With 1.2 million individuals living with HIV in the United States alone, and 36.7 million individuals living with it worldwide, a preventive medication that can be taken by those at increased risk is imperative. Once someone gets the virus, the individual has it for life, and without antiretroviral therapy (ART), their condition can become more severe, even deadly.
In order to cut down these numbers, preventive measures should be taken, especially by those who find themselves at increased risk of infection. One of the strongest preventive measures currently available is PrEP
, or pre-exposure prophylaxis. In fact, according to the Centers for Disease Control and Prevention (CDC
), when antiviral drugs, such as Truvada, are taken consistently and on a daily basis, they can reduce the risk of acquiring HIV by over 90%.
The CDC has provided the public with guidelines
pertaining to PrEP as a means to prevent HIV within the United States. Though helpful, a new study
conducted by researchers from the UCLA Fielding School of Public Health posit that the guidelines may not be specific enough to identify certain PrEP candidates.
Since 2012, the CDC has recommended that the following individuals should use PrEP: gay or bisexual men who engage in anal sex without condoms, those who within the past six months have been diagnosed with a sexually transmitted disease, and men who do not have the virus but have sexual relations or are in relationships with someone who is HIV-positive.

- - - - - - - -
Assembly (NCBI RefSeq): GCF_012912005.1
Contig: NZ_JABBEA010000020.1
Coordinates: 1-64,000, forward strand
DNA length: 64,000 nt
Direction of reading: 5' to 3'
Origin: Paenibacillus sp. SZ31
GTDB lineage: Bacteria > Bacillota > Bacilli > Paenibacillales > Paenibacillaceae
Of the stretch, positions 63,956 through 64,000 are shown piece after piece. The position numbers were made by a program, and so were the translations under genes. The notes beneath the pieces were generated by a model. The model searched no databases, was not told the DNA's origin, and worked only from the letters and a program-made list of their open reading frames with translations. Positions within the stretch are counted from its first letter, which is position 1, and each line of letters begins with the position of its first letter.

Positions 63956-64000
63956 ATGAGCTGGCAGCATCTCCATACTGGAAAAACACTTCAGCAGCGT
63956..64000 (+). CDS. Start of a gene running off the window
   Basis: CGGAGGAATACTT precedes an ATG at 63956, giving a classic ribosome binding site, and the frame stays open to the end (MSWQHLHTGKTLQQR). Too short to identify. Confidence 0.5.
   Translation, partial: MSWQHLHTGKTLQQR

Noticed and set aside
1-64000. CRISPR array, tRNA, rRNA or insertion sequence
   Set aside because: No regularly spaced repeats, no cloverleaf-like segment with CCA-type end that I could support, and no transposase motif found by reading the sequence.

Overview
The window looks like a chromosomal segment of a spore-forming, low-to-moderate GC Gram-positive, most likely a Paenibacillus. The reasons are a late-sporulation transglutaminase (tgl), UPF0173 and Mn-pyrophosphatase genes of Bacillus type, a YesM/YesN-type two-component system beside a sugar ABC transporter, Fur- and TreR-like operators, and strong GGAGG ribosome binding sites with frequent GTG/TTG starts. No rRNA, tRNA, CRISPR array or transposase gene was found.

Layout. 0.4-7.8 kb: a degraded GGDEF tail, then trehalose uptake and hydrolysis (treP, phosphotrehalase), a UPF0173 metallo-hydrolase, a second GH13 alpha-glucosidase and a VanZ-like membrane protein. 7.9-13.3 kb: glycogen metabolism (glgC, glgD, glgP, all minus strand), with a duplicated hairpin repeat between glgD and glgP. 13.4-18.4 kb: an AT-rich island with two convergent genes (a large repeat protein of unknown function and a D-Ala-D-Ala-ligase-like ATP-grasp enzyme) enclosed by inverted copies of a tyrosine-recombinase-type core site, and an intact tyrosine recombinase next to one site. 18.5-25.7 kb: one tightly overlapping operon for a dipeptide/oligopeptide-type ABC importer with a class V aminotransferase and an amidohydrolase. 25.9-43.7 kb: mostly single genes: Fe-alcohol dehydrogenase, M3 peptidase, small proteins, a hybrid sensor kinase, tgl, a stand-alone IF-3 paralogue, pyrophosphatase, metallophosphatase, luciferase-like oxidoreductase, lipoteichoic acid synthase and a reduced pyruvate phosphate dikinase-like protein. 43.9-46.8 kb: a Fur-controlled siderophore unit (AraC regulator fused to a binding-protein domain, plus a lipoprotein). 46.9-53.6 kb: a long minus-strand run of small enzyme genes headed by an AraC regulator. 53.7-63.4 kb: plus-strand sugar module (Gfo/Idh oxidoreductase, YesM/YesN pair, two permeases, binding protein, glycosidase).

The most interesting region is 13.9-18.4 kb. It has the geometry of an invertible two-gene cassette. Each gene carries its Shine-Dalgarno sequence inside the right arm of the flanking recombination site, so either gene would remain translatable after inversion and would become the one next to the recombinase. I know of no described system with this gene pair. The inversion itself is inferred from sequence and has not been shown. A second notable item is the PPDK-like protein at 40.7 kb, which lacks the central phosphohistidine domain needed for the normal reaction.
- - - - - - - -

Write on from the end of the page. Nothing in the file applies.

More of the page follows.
Although these recommendations are certainly helpful, the authors of the UCLA study
, published in Sexually Transmitted Diseases
, posit that the guidelines “do not go far enough” in that they do not include essential variables that could work to increase an individual’s risk of infection, according to a press release
on the study.
Working in collaboration with the one of the biggest HIV testing providers in Los Angeles county—the Los Angeles LGBT Center—the UCLA researchers developed an online risk assessment calculator
, a tool that allows individuals to check their “PrEP score” by answering a series of questions that address a number of different variables that might put them at increased risk of infection.
When speaking of the calculator in the press release, study co-author Robert Weiss, PhD, professor of biostatistics at the Fielding School, said, “To the best of our knowledge, this PrEP Calculator is the first of its kind to be based on real-world data. We hope that our PrEP calculator will allow more [men who have sex with men (MSM)] to make a more informed decision before deciding whether or not PrEP is right for them.”